Mr. Duffus believes that do be the case, and refers to him as Black Beard.

The difficulty of piercing the veil of time is most frustrating when you’re trying to piece together a novel about Blackbeard, or Black Beard, or Edward Teach/Thatch/Drummond/Beard.  Even his ship is a mystery!

Ah, but such is the writer’s task – peering through the mysts of thyme!

 

Of Ships and Shapes, Part II

One more thing about the shapes of ships – we’ve talked about this before: try to keep up. You’ll remember that I’m trying to figure out the shape of Blackbeard the Pirate’s ship, Queen Anne’s Revenge.

You’ll also recall how we talked about tonnage being available space, not weight, and how sailing ships had a specific balance between fore and aft, wind and water, to make ’em easy to sail.

One thing we forgot to discuss was, well, the shape of the ship.

Here are some details that teach us about ship shapes:

1778: HMS Pandora, 114 feet long, 32 feet wide, 3.5/1 length to width

1779: USS Constitution, 175 feet long, 43 feet wide, 4/1 length to width

1869: Cutty Sark, 212 feet long, 36 feet wide, 6/1 length to width

1991: USS Arleigh Burke, 505 feet long, 31 feet wide, 16/1 length to width

What does this tell us? We’ll start at the top: Pandora was a frigate, fast and efficient for her day. More than that, she was a stable ship, carrying 26 guns.  Constitution was designed to outsail anything the Royal Navy had to offer, which she did. Cutty Sark was designed to quickly haul tea around the Horn from China. In her day, she was the fastest ship afloat. Arleigh Burke is a modern destroyer, built to cut through the water quickly, which she does.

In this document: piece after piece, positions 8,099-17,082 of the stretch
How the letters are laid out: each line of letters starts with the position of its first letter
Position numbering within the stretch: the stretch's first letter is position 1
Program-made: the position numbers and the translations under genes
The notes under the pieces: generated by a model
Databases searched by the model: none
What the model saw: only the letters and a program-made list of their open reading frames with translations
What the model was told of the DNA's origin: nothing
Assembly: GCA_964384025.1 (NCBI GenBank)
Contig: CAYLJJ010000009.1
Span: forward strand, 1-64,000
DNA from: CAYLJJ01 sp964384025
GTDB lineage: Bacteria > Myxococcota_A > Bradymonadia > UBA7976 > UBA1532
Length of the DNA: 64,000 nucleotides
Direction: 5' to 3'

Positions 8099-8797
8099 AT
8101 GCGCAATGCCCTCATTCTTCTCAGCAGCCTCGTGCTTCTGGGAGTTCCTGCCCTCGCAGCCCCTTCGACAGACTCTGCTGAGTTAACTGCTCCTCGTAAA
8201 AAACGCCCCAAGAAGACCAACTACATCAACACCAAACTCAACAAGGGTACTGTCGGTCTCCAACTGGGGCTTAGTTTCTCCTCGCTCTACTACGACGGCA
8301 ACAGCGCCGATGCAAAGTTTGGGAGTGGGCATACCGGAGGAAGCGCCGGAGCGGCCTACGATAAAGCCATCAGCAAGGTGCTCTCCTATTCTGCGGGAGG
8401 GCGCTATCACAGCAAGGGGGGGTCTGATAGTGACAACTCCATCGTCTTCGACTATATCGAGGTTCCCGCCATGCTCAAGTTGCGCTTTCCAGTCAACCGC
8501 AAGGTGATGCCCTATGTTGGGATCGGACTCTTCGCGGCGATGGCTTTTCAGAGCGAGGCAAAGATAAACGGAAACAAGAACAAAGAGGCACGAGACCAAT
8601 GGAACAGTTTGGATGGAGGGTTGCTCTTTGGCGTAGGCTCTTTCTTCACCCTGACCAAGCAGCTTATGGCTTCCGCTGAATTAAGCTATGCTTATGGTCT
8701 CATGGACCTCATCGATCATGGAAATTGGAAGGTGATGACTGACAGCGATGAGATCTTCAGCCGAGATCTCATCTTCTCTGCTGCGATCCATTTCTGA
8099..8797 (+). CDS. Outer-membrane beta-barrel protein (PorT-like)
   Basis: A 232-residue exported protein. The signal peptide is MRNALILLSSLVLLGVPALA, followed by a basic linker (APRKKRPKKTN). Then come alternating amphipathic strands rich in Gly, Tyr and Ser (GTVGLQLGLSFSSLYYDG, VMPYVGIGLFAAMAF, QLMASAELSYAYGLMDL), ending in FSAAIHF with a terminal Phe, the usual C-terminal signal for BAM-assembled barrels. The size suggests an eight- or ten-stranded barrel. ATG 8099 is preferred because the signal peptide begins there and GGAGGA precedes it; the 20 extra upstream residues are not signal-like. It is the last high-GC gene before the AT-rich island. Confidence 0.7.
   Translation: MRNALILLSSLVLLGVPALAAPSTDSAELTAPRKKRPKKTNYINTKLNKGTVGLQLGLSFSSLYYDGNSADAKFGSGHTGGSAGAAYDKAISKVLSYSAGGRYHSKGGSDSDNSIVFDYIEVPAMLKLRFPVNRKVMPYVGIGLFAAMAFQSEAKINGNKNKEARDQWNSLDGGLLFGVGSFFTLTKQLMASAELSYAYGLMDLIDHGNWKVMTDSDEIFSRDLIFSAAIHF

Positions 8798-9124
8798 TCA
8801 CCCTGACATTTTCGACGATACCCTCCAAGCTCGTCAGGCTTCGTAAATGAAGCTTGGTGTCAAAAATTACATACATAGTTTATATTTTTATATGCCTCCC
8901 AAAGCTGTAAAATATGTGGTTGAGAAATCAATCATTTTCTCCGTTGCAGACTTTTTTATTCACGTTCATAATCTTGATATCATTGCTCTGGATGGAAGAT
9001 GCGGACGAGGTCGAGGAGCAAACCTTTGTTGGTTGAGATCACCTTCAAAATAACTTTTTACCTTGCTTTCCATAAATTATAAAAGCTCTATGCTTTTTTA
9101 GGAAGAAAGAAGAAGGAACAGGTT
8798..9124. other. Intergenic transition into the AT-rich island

Do you see the trend? As ships get more modern, they go faster and faster. But so does the ratio of length to width. We can assume, and it’s true, that a narrower ship will sail faster than a broader ship.

So, why build broad ships? Because wider hulls carry more cargo, and more cargo means more money per voyage.

Since Queen Anne’s Revenge was built to haul cargo, we can assume she had a length-to-breadth ratio in the range of 3 to 1. Kevin Duffus, in his book The Last Days of Black Beard, felt she had a length on only 104 feet. We know, then, that her breadth was about 30 feet.

See? All this math pays off. Kind of.

Of Ships and Shapes

In previous posts, we’ve been looking at possible designs for Blackbeard’s Queen Anne’s Revenge (QAR), at how Disney’s fanciful design probably didn’t work, and had a discussion how ships were measured in the Golden Age of Pirates.

Something else came out of looking at Disney’s QAR – a question about freeboard.